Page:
July 27 2010
Sportswriter Wendy Parker has an interesting piece on the fallout over the recent Title IX court case at Quinnipiac University. (Background on the case here and here. Background on Title IX here and here.) In short: the school cut several sports teams, an initial lawsuit saw the women's sports saved but the men's teams got the boot, and, most interestingly, the judge was asked to rule if competitive cheerleading counts as a sport for Title IX purposes. The judge, Stefan Underhill, ruled that competitive cheerleading cannot be considered as a sport as it is "too underdeveloped." The notion that competitive cheerleading should count as a sport is something that IWF has supported for years, for reference.
As Parker points out in her post, the verdict has unfortunately led to some nasty comments from the Title IX lobby directed at cheerleaders:
Title IX activists are - ahem - cheering loudly, thrilled that a traditionally feminine activity that doesn't fit their ideal of women's athletic competition isn't getting sanctioned. Former Women's Sports Foundation President Nancy Hogshead-Makar, an Olympic swimming champion and now the organization's legal adviser, demonstrated all the characteristics of a poor winner:
"I would hate to see viable sports that lead to Olympic possibilities, international opportunities, thwarted in favour of a sport that doesn't lead to any of those."
I thought the purpose of Title IX was to enable females to participate, regardless of their skill levels and athletic ambitions. I'm not sure I consider cheerleading a sport either, but this question never would have arisen had a women's team not been dropped. Women's activists have not lost a major Title IX case for the better part of two decades now, and they tend to get very indignant when anyone challenges their orthodoxy. The dismayed Quinnipiac cheerleading coach discovered how sharp those elbows can be:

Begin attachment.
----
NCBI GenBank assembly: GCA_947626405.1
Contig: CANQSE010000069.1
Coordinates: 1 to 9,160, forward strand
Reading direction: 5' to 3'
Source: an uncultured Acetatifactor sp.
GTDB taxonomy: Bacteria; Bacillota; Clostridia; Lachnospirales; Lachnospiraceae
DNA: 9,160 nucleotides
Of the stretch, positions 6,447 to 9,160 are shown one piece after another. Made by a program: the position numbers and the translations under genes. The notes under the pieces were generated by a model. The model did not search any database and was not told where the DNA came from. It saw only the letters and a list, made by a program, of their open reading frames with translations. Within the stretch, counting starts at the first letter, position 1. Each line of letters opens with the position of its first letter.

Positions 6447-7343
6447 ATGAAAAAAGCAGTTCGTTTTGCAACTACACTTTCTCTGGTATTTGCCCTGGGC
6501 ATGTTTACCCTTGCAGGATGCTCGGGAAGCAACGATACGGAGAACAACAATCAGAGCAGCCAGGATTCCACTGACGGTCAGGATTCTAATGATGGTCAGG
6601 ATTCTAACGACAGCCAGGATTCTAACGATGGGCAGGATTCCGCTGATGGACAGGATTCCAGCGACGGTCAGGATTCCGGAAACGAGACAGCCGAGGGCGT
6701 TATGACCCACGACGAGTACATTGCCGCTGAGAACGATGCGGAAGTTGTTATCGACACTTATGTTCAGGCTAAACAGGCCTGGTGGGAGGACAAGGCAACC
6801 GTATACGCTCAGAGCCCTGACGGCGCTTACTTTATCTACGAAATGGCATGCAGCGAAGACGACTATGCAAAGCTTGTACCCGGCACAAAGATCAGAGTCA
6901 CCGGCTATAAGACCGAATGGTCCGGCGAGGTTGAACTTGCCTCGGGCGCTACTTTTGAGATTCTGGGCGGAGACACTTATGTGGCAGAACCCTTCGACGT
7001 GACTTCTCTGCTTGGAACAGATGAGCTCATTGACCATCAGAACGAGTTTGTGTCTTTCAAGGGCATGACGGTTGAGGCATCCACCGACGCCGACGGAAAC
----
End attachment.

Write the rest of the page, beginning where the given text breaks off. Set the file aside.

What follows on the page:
"I think what offends cheerleaders more than anything is other women degrading them and knocking what they do."
There are plenty of other barbs in Parker's post that are worth checking out. And as far as the Olympic comment goes, I've never seen that type of concern from the Women's Sports Foundation when men's Olympic programs like wrestling and gymnastics get cut. Unfortunately, these comments do not come as a surprise to me or anyone else who is used to dealing with the Title IX lobby. Our friends over at Savings Sports compiled a collection of choice quotes from Title IX activists awhile back and it's worth giving another look in light of the current controversy. In short, men on cut sports teams need to "get over it" and the movie Rudy (for my money the most uplifting sports movie of all time) has a bad message because men shouldn't be trying to walk on to athletic teams (which is harder and harder to do in the Title IX era) they should be pursuing other activities like theater. As Wendy Parker says, it's impossible to make this stuff up.